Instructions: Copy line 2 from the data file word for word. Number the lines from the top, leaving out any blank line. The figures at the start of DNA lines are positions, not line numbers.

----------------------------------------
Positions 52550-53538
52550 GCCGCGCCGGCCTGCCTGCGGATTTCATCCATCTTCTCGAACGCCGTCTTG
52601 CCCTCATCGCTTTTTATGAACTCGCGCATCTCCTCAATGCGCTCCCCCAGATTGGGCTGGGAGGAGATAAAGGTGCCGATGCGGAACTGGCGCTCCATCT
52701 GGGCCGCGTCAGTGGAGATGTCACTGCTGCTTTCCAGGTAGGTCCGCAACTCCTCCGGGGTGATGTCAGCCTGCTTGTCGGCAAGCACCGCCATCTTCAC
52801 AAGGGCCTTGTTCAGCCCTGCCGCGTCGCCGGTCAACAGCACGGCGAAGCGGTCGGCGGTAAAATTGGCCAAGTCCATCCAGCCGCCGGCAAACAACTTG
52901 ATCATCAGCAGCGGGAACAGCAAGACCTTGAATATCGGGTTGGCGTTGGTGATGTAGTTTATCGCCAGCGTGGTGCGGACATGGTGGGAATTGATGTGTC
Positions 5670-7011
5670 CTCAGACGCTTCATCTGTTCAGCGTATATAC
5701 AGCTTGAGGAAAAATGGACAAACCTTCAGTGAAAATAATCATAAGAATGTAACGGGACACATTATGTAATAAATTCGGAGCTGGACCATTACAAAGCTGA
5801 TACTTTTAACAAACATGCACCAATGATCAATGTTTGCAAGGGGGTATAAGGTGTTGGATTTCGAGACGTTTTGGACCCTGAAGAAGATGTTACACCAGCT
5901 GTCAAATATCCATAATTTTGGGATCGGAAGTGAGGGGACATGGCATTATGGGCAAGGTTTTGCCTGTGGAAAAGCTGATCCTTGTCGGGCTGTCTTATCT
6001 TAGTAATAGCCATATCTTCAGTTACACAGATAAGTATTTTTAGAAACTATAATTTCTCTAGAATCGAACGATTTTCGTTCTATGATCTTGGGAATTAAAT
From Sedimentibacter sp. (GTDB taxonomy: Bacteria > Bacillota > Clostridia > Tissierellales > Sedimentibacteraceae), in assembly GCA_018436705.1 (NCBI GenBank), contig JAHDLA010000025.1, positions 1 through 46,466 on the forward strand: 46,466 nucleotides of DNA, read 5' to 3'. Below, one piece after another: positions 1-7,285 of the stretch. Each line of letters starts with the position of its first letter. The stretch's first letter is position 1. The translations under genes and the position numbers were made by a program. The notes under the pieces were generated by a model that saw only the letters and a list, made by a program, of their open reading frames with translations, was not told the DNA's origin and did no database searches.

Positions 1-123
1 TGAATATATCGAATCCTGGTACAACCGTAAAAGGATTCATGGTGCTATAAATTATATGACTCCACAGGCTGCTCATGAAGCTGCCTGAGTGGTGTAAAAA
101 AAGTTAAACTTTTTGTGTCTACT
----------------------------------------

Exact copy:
52550 GCCGCGCCGGCCTGCCTGCGGATTTCATCCATCTTCTCGAACGCCGTCTTG